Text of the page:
Tutorial: Invisible Provisional Cast-on

Here’s a little photo tutorial on how to do my favourite provisional CO, the invisible CO.

A little background: there are a few different methods of provisional CO, all with the same goal – to provide a starting point for your work, and to leave your first row of sts on a strand of waste yarn which can be easily removed, so that you can put the bases of your sts back onto a needle and either knit in the opposite direction or simply BO. This is really useful for a number of reasons… if you want both ends of a scarf to match, you could start with a provisional CO, knit to the end, BO, and then go back to the beginning, unpick your provisional CO and use the same BO. That’s just one example; there are many more. Provisional COs are really, really useful in lace-knitting, too. A very handy skill to have in your bag of tricks!

The crochet provisional CO is very widely known, indeed, it was the first one I learnt. When you use the crochet provisional CO, the sts go onto your needle from left to right, then you immediately work the RS row. When you use the invisible provisional CO, the sts go onto the needle from right to left, then you turn and work a WS row (so, a purl row if you’re working in stockinette). The invisible provisional CO leaves all your sts on a strand of waste yarn, so it’s very easy to remove the waste yarn and get the sts back on the needle (easier than with the crochet provisional CO, which you have to “unzip”).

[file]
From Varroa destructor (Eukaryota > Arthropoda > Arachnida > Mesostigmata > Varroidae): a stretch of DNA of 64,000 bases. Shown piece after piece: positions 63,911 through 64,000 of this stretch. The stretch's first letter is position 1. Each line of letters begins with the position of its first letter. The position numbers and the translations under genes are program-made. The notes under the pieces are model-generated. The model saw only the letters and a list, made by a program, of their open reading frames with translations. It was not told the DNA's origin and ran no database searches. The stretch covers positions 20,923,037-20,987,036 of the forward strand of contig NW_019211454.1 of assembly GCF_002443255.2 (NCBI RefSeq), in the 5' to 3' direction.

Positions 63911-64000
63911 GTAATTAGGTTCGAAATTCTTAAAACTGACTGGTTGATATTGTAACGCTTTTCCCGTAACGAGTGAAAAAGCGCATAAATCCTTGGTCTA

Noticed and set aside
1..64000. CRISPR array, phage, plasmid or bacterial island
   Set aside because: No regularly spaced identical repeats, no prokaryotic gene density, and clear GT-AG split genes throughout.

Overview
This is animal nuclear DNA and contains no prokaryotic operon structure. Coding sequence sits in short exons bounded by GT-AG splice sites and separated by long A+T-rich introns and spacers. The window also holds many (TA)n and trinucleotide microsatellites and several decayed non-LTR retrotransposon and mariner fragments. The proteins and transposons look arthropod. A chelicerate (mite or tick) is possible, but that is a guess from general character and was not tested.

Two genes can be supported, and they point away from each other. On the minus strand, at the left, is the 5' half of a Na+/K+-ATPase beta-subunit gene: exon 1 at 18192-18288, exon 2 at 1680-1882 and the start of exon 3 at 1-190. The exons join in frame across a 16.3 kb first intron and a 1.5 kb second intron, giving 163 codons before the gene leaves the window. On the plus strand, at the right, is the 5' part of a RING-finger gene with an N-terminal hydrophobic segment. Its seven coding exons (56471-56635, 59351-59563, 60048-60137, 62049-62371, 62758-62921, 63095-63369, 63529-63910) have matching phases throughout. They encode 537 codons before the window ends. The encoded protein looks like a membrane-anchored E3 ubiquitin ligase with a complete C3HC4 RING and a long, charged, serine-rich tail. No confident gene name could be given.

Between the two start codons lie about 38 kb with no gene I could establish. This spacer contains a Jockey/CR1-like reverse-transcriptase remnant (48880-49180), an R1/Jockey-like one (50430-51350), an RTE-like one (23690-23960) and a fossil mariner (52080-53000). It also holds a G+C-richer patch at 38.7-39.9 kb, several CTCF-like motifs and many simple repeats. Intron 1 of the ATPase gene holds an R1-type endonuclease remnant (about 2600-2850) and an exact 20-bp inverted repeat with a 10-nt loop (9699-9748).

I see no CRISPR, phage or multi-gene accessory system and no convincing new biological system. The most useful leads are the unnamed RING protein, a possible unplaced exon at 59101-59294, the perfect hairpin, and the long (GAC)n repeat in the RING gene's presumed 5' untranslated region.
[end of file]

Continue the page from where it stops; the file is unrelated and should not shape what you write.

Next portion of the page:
So, here we go. An explanation of the invisible provisional CO!

You need some nice smooth waste yarn, in a brightly contrasting colour to your main yarn. To help you follow the pictures, my waste yarn is bright pink and my main yarn is grey. Lay your waste yarn and main yarn together and put a slip knot in them (leaving a bit of a tail to weave in at the end):

Put your slip knot onto the needle, and tension the yarns similarly to a long-tail CO. The waste yarn is over your thumb, the main yarn over the index finger, and both yarns are held together in your other fingers:

From the front, go under the waste yarn with your needle (hold the slip knot with your right index finger so it doesn’t move around):

Then bring your needle over the main yarn:

Pull the main yarn under the waste yarn:

… and bring your needle back to its starting position. One st has been cast-on:

To CO your next st, bring the needle from the back and under the main yarn:

Believe it or not, that’s your second CO st. I know it seems a little strange, just sitting there like a YO, but it makes more sense one you CO your third st. And you do that just as you did your first st. Hold the previous st in place with your right index finger (like you did with the slip knot), then bring your needle under the waste yarn, over the main yarn…:

… bring the main yarn under the waste yarn, the needle back to its starting position, and now it makes sense! Three cast-on sts on your needle:

That’s all there is to it. As you can see, the even-numbered cast-on sts are not really cast-on in the true sense… they only become completely cast-on once you complete the next (odd-numbered) st. Because of this, you have to exercise a little bit of care if you are casting on an even number of sts. When you turn to work your first (WS) row, it will look like this: